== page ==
"Every guy wants to date a stripper," my friend Diamond once declared. "No guy likes the reality." This is one of stripping's many paradoxes. Its pros and cons are equally as extreme. Strippers combine euphoria with exhaustion, fast cash with blatant objectification, adoration with rejection. I spent two decades naked and I know there's nothing like it.
Onstage, bathed in neon, I was a goddess, adored and adoring. The men gazed up at me, their eyes in line with my shoes. They whispered how amazing I was and paid me to climb down from my pedestal and into their laps, where I spun my charms and made each one feel like a million dollars.
All the while, my nervous system would be screaming until I pushed through, overcame the fear and entered a state of ecstasy. Lily Burana, author of Strip City, called it "indescribable bliss resting on the blade of a knife". For me, the thrill of stripping was as much about conquering my visceral response as the external challenge, like traversing an exposed ridgeline in the mountains. To strip was to feel intoxicatingly alive. And, at the end of each night, my reward was a tangible pile of sweaty money.
But the next day I would be spent. My skin numbed, my limbs heavy, I felt weighted down by adrenal fatigue and the auric detritus of too many strangers. Diablo Cody, author of Candy Girl, likened it to being "the communal ass-towel at a Turkish bath". I didn't want to be around people. I definitely didn't want to waste what little brainpower I could rouse on small talk, not when I wasn't being paid. The fatigue was manageable when I only stripped on weekends, but the more I worked, the more the real world became mere downtime until the sun set.
Still, the rollercoaster offered plenty of practical advantages. In the club I was my own boss, in command of me. Stripping taught me self-discipline. I could choose how often and how hard I worked, take time off when I liked and still have a job to return to. Stripping could be wound around other commitments, including full-time study. It funded new passions, such as yoga teaching. It paid for travel and spontaneous adventures. Even though I never knew how much money I would earn on any given night, which was inherently stressful, I didn't need to worry about making rent.
The price of that independence was holding myself up to be objectified. I told myself it didn't matter because the men weren't seeing all of me, only a projection. It wasn't in my interest to engage in gender politics or question my motivations. Besides, I naturally fit into society's definition of sexy, so I didn't feel like I was disavowing myself. And most nights there was enough wackiness to fulfill my need for diversity, in sexuality and in life.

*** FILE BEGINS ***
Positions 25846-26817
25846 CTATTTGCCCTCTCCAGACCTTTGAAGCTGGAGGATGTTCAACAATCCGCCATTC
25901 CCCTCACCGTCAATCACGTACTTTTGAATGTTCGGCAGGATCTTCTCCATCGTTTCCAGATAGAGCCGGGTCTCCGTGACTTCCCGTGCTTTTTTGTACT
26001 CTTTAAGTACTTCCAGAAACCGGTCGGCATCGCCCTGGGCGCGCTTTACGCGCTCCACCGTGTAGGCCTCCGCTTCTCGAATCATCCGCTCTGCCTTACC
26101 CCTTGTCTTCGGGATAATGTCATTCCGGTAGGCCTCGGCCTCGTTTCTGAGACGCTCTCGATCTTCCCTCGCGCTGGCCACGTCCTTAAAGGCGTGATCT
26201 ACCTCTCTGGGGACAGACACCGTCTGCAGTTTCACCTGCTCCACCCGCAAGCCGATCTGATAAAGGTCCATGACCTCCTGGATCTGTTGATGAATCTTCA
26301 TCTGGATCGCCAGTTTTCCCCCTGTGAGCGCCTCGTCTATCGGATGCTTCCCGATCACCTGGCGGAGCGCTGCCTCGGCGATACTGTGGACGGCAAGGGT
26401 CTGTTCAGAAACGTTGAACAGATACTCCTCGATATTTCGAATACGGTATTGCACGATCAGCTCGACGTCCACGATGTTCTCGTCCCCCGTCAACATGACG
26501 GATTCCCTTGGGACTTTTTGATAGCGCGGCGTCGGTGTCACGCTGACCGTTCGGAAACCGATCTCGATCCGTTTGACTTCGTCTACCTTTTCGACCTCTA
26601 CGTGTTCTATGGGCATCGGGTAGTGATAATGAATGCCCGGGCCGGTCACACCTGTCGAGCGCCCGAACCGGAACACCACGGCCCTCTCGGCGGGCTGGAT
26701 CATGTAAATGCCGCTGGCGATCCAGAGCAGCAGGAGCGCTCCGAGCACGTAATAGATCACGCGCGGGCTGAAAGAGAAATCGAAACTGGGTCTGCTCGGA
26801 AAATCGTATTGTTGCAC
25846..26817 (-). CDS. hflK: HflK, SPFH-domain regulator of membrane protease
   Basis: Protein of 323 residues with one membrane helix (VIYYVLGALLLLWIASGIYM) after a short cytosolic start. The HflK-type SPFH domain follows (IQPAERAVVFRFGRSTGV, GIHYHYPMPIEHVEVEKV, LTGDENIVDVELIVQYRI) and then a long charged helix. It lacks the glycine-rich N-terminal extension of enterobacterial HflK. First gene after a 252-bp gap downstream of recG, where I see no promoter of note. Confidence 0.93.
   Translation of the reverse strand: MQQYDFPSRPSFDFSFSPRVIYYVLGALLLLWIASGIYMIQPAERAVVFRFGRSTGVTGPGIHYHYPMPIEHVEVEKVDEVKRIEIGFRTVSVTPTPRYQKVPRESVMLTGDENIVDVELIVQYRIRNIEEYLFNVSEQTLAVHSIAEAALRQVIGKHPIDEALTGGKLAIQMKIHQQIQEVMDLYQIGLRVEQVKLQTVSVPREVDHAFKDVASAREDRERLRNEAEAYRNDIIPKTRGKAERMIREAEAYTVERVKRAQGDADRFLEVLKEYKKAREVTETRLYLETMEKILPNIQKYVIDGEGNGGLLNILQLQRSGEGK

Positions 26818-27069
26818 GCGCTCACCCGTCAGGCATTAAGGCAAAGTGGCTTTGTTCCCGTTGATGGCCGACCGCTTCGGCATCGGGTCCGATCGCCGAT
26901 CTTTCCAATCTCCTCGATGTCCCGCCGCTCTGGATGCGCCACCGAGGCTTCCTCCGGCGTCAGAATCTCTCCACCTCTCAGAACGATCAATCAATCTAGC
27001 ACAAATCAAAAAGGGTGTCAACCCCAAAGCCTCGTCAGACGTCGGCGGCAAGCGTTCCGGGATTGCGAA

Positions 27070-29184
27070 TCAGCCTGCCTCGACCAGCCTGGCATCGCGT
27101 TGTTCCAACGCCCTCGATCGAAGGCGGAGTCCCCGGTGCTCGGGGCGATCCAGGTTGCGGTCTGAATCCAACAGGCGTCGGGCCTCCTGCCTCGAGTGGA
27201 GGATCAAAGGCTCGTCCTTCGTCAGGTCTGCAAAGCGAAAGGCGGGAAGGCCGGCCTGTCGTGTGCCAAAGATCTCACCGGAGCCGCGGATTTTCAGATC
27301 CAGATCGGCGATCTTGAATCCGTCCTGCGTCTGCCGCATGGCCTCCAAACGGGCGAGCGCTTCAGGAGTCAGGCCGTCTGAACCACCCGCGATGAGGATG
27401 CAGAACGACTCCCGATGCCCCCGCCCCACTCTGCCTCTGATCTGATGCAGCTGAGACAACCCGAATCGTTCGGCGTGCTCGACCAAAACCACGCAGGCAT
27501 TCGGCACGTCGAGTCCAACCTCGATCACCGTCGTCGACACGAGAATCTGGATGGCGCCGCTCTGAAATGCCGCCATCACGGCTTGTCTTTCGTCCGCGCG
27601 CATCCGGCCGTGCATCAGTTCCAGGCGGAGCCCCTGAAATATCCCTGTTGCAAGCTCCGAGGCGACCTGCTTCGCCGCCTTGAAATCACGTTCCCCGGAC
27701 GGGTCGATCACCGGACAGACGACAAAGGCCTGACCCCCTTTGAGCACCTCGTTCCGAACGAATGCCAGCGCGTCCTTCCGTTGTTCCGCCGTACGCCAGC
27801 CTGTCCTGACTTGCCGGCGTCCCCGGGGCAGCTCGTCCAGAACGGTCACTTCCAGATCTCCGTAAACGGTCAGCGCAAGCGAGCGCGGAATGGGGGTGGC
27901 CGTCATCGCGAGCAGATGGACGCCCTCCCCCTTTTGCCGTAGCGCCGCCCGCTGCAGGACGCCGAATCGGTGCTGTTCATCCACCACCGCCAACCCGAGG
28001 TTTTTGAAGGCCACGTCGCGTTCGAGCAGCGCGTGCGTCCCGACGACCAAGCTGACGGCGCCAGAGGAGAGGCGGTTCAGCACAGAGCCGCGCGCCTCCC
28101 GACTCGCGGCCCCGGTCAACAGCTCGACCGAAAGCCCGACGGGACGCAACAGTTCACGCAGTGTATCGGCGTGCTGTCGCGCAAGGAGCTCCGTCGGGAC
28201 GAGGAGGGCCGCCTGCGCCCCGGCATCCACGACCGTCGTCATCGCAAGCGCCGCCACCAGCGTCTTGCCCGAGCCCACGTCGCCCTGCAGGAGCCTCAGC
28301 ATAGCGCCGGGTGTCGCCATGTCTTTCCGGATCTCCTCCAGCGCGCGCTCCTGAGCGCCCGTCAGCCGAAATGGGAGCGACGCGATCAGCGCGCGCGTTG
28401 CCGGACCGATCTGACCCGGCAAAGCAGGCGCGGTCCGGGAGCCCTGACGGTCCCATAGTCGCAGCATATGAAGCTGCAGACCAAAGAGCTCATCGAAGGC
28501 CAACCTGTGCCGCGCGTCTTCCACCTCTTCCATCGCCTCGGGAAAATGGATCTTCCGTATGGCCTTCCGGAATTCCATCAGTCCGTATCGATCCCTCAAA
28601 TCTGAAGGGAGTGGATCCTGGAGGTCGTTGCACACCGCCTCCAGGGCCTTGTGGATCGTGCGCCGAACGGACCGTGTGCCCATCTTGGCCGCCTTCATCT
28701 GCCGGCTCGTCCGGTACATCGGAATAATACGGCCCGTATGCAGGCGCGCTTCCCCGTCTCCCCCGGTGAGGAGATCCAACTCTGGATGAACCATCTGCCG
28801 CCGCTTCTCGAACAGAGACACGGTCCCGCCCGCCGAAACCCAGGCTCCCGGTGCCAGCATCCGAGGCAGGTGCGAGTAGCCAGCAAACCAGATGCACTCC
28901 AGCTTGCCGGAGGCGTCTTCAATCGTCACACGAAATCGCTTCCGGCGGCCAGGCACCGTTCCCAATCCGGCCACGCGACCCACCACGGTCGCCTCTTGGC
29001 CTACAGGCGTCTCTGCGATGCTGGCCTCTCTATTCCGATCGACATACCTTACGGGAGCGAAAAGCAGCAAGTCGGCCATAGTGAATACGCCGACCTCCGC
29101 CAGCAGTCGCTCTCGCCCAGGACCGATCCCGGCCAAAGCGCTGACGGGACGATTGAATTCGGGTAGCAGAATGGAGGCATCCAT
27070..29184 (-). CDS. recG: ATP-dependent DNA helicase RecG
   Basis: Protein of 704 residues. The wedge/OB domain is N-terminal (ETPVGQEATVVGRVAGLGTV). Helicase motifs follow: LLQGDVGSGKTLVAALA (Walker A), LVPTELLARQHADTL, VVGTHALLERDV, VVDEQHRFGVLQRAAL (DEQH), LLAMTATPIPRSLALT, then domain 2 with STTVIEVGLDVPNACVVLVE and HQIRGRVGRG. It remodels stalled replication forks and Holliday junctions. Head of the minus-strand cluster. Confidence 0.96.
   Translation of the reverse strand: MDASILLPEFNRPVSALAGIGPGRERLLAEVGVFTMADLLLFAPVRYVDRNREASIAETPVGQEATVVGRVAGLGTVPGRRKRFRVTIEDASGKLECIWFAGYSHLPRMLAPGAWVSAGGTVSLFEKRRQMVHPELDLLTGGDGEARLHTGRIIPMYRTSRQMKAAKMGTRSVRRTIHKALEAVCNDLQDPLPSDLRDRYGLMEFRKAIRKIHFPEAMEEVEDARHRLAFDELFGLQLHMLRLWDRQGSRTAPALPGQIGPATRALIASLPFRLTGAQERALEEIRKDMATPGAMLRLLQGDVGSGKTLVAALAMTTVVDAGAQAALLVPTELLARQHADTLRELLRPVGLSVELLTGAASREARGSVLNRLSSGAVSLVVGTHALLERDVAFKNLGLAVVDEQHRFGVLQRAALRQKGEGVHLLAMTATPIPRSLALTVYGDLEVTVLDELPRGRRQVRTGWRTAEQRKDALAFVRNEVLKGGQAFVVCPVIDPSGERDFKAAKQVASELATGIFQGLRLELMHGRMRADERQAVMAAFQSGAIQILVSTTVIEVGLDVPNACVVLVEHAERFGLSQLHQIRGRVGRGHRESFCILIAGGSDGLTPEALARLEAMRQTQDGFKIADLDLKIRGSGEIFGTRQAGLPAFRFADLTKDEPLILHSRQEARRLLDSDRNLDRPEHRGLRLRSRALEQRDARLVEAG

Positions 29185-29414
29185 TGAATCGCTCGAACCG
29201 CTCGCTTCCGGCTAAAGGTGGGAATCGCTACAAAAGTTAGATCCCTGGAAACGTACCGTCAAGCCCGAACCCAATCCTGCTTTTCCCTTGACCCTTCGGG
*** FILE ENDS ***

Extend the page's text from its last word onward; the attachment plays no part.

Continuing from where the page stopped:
There were enough men who saw what I offered as entertainment or healing or a valued service for me to feel a pulsation of expansiveness. That spatial, intuitive sphere, shot through with pain and honesty, was preferable to the outside world's rational, linear fixation with success.
Strip clubs might reinforce gender stereotypes, but they're also hotbeds of transgression. They're places that permit the subtle subverting of norms, where the hidden parts of yourself can flourish. Nowhere else have I met such fragile men and ferocious women, women who smashed conventions and lived on their terms.
These ladies were loud, vibrant, staunch and strong. And they were fiercely loyal. After all, no one understands a stripper like another stripper. No one gets your guy problems, your body issues. No one gets the stigma like they do.
The stigma placed on women who choose this line of work is insidious. It's a conversation killer, the revelation you get nude for a living. The belief -- implied or overt -- is that strippers are morally bankrupt, without self-respect, unable to get 'a real job'. (Fact: I've stripped alongside doctors and entrepreneurs, PhD students and psychologists.) When it comes to sexuality, it makes a male-dominated, capitalist society very uncomfortable to think that not everyone shares the same values.
Better to stigmatise a certain class of women in order to uphold the status quo, rather than examine why it's okay for men to go to strip clubs but not for women to work at them. Strippers should be ashamed and even if we're not, over time that shame weighs heavy. Naturally, we gravitate towards those who don't judge us, those who uphold us. And the more we strip, the harder it is to quit.
Regardless of stripping's day-to-day pros and cons, its biggest disadvantage is that it comes with a use-by date. At some point, you have to climb down from the pole, put your clothes back on and venture out into the daylight.
The longer you inhabit a fantasy planet, the harder it is to navigate reality and the less in control you are of your options -- a sad irony of an industry that promises so much. A strip club is like a desert mirage: existing in and of itself, always tantalisingly out of reach. Its shimmering brightness just makes the subtleties of everyday life seem agonisingly more ordinary.
Two Decades Naked by Leigh Hopkinson ($29.99) is published by Hachette Australia.
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